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Ferries to Hong Kong

Hong Kong is an independent territory on China’s southern coast, famous for its impressive skyline and natural harbour. It’s situated just below the Tropic of Cancer and surrounded by the South China Sea, resulting in a humid subtropical climate.

Well known as one of the world’s leading financial centres, it’s home to over 1,200 skyscrapers and is one of the most densely populated cities in the world. Contrary to the heavy economic influence, Hong Kong’s locals hold many intriguing superstitions. For example the number ‘4’ is never present on building floors due to its resemblance to the Cantonese word for ‘die’.

It is also known as ‘where east meets west’, reflecting the blend of British Colonial history and traditional eastern customs. This is evident in the large number of western fast food chains among the Cantonese street food markets.

Hong Kong is a fantastic place for your taste buds. The Temple Street Night Market is an animated hub of local produce, ranging from wonton soup and dim sum to CDs and homeware, all at negotiable prices.

Travelling around the city couldn’t be easier, as it boasts one the most highly developed public transportation systems in the world, covering 90% of the population.

Away from the bustling concrete jungle you’ll find many cultural sites and monuments. The Mai Po Nature Reserve on the north coast should be on your to-do list. Whilst strolling along floating boardwalks you’ll be surrounded by mangroves and tens of thousands of birds, depending on the tide. Make sure you bring binoculars and avoid wearing bright clothing as it may scare the wildlife.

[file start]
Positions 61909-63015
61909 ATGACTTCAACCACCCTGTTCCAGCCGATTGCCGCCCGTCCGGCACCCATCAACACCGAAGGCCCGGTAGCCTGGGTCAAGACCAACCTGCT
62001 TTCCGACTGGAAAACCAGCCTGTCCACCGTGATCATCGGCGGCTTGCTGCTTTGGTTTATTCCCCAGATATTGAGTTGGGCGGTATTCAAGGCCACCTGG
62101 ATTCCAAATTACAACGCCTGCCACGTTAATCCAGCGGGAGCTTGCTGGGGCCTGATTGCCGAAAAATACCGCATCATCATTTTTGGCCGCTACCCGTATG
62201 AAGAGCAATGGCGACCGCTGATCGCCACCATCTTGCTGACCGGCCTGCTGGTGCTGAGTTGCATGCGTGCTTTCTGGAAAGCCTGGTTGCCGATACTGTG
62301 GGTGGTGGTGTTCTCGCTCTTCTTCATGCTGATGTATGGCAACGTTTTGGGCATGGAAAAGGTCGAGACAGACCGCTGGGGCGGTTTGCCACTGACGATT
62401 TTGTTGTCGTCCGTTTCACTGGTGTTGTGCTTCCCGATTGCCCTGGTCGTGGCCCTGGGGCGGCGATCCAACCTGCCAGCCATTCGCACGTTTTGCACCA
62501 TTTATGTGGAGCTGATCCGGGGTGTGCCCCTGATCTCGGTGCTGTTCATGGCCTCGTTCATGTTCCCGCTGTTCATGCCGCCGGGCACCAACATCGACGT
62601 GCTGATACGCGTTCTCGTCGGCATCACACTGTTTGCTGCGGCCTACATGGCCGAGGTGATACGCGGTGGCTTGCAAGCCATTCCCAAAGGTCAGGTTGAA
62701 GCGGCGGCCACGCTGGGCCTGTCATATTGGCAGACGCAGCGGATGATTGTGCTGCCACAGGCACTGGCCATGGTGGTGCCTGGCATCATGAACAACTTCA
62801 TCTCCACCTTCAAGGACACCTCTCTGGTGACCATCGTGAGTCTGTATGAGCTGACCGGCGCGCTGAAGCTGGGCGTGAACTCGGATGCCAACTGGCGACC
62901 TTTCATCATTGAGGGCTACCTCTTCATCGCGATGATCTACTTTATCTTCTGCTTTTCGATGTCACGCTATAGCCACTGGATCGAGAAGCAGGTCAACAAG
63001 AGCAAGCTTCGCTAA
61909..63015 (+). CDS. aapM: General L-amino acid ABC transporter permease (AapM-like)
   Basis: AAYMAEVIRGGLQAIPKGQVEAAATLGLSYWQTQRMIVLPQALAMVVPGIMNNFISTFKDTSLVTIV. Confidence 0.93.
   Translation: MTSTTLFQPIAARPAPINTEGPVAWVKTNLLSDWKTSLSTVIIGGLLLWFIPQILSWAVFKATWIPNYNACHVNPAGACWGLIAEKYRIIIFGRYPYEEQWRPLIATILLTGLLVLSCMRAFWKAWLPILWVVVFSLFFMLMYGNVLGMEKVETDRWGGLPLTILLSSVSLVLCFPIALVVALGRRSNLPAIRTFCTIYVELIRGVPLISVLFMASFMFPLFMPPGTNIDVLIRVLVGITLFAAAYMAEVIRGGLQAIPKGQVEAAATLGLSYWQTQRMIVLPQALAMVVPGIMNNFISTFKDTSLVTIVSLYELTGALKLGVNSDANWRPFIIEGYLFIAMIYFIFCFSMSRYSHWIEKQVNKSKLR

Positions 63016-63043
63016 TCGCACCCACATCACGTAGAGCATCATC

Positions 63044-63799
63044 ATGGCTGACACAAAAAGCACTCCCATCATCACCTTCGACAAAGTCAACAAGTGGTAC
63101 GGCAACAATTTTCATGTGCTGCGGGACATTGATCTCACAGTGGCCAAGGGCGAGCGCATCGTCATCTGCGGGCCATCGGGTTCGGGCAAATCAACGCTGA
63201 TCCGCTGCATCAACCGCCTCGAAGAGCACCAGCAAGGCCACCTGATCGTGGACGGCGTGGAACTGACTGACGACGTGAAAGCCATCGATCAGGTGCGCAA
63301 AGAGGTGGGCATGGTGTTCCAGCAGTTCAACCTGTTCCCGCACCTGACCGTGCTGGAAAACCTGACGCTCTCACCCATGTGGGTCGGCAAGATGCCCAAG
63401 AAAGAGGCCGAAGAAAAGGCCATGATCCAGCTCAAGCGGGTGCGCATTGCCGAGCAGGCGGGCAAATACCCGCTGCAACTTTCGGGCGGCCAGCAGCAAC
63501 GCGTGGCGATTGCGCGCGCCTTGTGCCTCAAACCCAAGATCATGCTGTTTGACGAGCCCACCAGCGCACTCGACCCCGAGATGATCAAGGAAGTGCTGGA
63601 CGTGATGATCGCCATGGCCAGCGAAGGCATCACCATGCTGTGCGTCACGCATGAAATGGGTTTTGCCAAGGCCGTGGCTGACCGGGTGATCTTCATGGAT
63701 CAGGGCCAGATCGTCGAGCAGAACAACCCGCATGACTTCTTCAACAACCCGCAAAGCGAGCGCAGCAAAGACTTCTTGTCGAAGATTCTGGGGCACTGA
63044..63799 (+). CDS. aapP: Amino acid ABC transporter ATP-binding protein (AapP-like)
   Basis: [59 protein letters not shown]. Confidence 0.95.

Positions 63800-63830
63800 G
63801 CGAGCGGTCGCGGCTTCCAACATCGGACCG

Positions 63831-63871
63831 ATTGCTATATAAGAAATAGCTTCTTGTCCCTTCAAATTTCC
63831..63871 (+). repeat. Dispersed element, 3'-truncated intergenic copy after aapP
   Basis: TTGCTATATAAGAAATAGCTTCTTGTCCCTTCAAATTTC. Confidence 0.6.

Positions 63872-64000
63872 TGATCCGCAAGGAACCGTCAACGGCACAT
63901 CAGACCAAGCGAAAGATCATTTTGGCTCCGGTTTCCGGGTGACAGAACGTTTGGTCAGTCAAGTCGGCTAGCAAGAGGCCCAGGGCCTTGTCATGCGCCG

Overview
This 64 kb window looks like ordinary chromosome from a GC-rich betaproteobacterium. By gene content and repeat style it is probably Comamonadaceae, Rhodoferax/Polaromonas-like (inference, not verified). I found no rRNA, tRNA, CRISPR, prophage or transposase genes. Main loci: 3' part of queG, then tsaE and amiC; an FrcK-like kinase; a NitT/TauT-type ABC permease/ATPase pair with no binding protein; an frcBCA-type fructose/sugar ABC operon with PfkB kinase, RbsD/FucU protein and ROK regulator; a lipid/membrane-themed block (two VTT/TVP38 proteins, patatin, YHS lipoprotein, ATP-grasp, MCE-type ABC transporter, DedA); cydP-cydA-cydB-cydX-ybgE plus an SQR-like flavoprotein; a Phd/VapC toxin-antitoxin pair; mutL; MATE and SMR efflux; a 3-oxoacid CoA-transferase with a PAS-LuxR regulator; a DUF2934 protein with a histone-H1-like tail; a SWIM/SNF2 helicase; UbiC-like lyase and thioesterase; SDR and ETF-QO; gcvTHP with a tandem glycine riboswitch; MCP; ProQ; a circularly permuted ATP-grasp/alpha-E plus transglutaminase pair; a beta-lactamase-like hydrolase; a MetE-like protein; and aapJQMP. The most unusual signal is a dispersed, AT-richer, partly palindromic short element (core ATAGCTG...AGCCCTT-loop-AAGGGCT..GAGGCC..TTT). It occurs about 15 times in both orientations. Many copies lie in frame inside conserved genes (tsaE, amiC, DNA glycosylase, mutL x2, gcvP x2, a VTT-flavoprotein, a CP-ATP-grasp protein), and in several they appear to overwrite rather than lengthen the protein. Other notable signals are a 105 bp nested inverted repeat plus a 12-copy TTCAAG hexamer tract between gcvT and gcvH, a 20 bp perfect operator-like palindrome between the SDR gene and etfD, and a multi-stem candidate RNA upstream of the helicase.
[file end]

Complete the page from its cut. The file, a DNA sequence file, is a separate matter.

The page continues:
If you find yourself on Lantau Island, the Tian Tan Buddha statue is another must-see. It weighs an incredible 202 tonnes and sits above 260 steps, which are well worth the climb. Don’t forget you are forbidden to bring meat or alcohol into the Tian Tan grounds.

Hong Kong is well connected from both China and Macau. There are routes to Hong Kong harbour, the airport and Kowloon port from Shenzhen and Guangzhou in south China.

Journeys from southern China last around 45 minutes and run 2-7 times a week. If you’re travelling from Macau you can get to Hong Kong in an hour, with frequent services every day. Alongside TurboJET, the routes from Macau are also operated by Cotai Water Jet.

Both companies offer a premium service with a selection of luxury cabins ranging from Standard to Premier Grand Class. So wherever you choose to go, you’re guaranteed to travel in style and at impressive speeds of around 45 knots.

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Routes and Ports in Hong Kong